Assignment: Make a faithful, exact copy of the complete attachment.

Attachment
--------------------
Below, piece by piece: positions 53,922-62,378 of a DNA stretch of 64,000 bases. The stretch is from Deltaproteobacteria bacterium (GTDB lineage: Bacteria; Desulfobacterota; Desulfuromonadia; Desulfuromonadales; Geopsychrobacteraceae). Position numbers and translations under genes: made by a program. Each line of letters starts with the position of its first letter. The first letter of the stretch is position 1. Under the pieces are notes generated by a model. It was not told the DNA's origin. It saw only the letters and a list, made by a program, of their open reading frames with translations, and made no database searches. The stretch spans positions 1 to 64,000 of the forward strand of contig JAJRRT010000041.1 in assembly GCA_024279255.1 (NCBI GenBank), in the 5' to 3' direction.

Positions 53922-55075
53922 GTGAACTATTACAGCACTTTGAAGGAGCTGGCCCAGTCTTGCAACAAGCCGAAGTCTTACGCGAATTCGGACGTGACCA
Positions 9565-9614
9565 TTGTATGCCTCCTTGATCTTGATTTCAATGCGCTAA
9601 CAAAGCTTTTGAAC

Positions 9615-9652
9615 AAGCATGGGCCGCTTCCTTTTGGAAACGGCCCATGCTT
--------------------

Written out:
Below, piece by piece: positions 53,922-62,378 of a DNA stretch of 64,000 bases. The stretch is from Deltaproteobacteria bacterium (GTDB lineage: Bacteria; Desulfobacterota; Desulfuromonadia; Desulfuromonadales; Geopsychrobacteraceae). Position numbers and translations under genes: made by a program. Each line of letters starts with the position of its first letter. The first letter of the stretch is position 1. Under the pieces are notes generated by a model. It was not told the DNA's origin. It saw only the letters and a list, made by a program, of their open reading frames with translations, and made no database searches. The stretch spans positions 1 to 64,000 of the forward strand of contig JAJRRT010000041.1 in assembly GCA_024279255.1 (NCBI GenBank), in the 5' to 3' direction.

Positions 53922-55075
53922 GTGAACTATTACAGCACTTTGAAGGAGCTGGCCCAGTCTTGCAACAAGCCGAAGTCTTACGCGAATTCGGACGTGACCA
Positions 9565-9614
9565 TTGTATGCCTCCTTGATCTTGATTTCAATGCGCTAA
9601 CAAAGCTTTTGAAC

Positions 9615-9652
9615 AAGCATGGGCCGCTTCCTTTTGGAAACGGCCCATGCTT